Chevron The agency’s interpretation is REASONABLE What did Justice Stevens have to say? When may federal judges defer to administrative interpretations of the law? Is this new, or just another way of stating that the Court was tired of reviewing D.C. Circuit judges implementing their views?
Chevron [T]he Court does not simply impose its own construction on the statute, as would be necessary in the absence of an administrative interpretation. Rather, if the statute is silent or ambiguous with respect to the specific issue, the question for the court is whether the agency’s answer is based on a permissible construction of the statute. p. 796
Chevron Whether an agency construction is permissible depends upon whether it is “arbitrary, capricious, or manifestly contrary to the statute.” p. 796 Any agency resolution of statutory ambiguity is ok…….if……. It rationally implements the statute’s purposes.
Chevron This is an emphatic deference to agency discretion Do courts have any independent authority to look at statutes and construe differently May courts disagree with the agency’s interpretation? Is this a cutback in the scope of judicial review?
Two-Step Again: Step One Has Congress spoken to the precise question at issue? If the answer is yes, neither the agency nor the courts can alter this pronouncement……Both the courts and the agency must DEFER to the Congressional position It does not matter what either thinks because Congress has spoken
Two Step: Step Two But what if Congress wasn’t clear? Or has not directly addressed the specific question raised? If Congress is silent or ambiguous, then the court examines the agency’s construction of its statutory mandate Court must still defer to the agency’s position but only if the Court deems it “reasonable.”
OR Is this revolutionary at all? Look at APA Section 706 Deference to expert determinations Deference to policy inferences Arbitrary and capricious standard Has the agency articulated a rational approach?
Reconciliation of Overton & Chevron? See Immigration & Naturalization Service v. Cardoza-Fonseca, p. 815, 819-20 Argument: Federal courts are free to discover statutory meaning outside the plain text of the statute There is no “perfect” statutory clarity that makes an agency’s interpretation “judge review proof.” Mead:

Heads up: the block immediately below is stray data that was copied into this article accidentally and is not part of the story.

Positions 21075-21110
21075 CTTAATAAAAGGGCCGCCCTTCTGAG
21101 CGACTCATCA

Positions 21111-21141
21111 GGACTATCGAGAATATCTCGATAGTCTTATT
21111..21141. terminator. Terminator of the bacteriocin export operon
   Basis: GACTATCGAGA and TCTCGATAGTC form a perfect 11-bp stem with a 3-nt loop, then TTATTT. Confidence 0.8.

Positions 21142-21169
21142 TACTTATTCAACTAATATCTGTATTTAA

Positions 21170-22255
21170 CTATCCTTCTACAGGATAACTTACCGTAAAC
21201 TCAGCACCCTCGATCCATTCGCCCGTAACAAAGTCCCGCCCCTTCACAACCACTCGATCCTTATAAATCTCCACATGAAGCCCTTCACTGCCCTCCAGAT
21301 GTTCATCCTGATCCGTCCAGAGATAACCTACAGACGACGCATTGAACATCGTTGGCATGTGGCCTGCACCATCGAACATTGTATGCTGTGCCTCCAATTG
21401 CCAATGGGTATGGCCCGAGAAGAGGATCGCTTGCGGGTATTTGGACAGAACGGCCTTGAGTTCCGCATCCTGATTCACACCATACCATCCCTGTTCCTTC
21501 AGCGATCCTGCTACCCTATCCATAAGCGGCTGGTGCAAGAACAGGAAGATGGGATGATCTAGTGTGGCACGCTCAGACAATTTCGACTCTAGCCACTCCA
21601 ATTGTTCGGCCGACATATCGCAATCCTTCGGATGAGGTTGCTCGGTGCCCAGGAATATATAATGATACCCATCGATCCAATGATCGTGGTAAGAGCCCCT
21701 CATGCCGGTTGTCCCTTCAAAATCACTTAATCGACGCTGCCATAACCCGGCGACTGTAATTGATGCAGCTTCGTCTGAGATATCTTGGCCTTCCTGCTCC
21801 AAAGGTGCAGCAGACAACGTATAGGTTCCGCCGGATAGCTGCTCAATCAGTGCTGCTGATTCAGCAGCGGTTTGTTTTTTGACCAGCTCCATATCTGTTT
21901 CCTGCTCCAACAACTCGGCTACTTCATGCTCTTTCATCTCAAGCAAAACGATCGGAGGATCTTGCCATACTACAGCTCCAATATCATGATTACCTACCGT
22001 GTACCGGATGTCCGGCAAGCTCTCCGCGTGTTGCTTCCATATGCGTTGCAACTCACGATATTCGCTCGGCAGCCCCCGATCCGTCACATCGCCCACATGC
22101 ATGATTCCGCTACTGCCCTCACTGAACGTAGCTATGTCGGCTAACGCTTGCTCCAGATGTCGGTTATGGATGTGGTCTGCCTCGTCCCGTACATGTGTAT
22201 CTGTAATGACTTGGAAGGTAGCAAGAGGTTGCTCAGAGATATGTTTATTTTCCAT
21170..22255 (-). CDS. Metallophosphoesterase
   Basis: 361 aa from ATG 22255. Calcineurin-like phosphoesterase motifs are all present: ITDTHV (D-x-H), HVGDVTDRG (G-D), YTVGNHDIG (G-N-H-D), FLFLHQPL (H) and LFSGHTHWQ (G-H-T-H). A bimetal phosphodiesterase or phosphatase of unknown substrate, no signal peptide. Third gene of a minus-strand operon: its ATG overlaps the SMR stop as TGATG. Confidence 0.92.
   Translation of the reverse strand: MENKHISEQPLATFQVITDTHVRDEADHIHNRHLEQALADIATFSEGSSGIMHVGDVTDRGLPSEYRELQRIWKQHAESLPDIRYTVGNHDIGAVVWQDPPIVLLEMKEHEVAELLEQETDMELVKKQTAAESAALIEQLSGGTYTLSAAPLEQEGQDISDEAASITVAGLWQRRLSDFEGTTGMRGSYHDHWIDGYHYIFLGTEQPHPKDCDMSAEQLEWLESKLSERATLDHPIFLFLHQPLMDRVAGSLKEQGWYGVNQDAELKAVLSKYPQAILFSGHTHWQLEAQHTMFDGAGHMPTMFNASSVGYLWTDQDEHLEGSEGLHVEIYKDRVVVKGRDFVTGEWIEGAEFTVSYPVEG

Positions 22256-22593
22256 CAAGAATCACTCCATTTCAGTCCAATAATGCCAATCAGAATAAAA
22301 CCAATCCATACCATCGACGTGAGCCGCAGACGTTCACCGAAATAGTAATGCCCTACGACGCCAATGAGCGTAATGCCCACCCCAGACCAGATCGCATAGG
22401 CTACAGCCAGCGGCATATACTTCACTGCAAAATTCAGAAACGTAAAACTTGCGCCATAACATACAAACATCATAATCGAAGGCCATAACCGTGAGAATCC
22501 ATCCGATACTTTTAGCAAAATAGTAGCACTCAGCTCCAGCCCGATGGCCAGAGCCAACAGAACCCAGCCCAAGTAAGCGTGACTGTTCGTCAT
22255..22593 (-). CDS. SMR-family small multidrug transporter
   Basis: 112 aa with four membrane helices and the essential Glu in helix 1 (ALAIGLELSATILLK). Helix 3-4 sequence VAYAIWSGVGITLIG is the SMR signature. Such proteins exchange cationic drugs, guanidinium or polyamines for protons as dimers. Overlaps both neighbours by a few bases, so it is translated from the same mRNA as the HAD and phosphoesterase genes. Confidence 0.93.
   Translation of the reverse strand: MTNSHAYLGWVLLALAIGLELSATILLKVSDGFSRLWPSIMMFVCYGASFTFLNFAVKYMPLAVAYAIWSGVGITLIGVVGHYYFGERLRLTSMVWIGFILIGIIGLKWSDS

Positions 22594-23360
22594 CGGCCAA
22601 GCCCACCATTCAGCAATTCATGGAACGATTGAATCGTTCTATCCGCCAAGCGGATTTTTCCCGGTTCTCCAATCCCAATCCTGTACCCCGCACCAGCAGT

United States v. Mead Day-planner case What did the Court decide? Chevron applicability? Or not? Or, only in limited circumstances?
Mead (cont’d) What was the lower court’s mistake? Are agency interpretations still entitled to “some” deference Why? What does it mean to defer to an agency’s interpretation of its own statute….as long as the court finds the agency’s interpretation “persuasive?”
United States v. Mead Does the Court’s decision make everything crystal clear? What should a judge do?
Possibilities in Reviewing Judge forms conclusion that statute has only one legally plausible reading Judge can’t tell what the statute is stating Judge thinks the statute is susceptible to multiple readings, all of which are plausible or could be sustained. Then what results would follow?
Possibilities 1. Statute clear: Uphold: Statute unclear: Vacate and Remand 2. Defer to any reasonable agency reading: Reason: Agency not court is the primary institution charged with implementing the administrative program 3. Judge believes multiple readings: ???? Will an analysis under Chevron or Mead make a difference?
How About? Courts should defer to agencies unless they think the agency decision was wrong?
Chevron Aftermath Courts are affirming more agency determinations See the following—for info purposes only not for test purposes—will not be tested on these articles Schuck & Elliott, 1990 Duke L.J. 984 Patricia Wald, 99 Colum. L. Rev. 235 (1999) 32 Tulsa L.J. 221 (1996)
Chevron Aftermath (cont’d) FDA v. Brown & Williamson Tobacco Corp: S.Ct. held: FDA does not have jurisdiction to regulate tobacco products Court stopped at Chevron’s First Step to resolve the case against the interpretation which FDA proffered! Court examined FDA’s assertion that “drugs” & “devices” used in the FD & C Act permitted FDA power to regulate
Aftermath FDA tried to argue that nicotine is a “drug” and that cigarettes and smokeless tobacco are “devices” that deliver the drug But the Court looked at the express language of the Act and said: No way because Congress Denied the agency this power Four justices dissented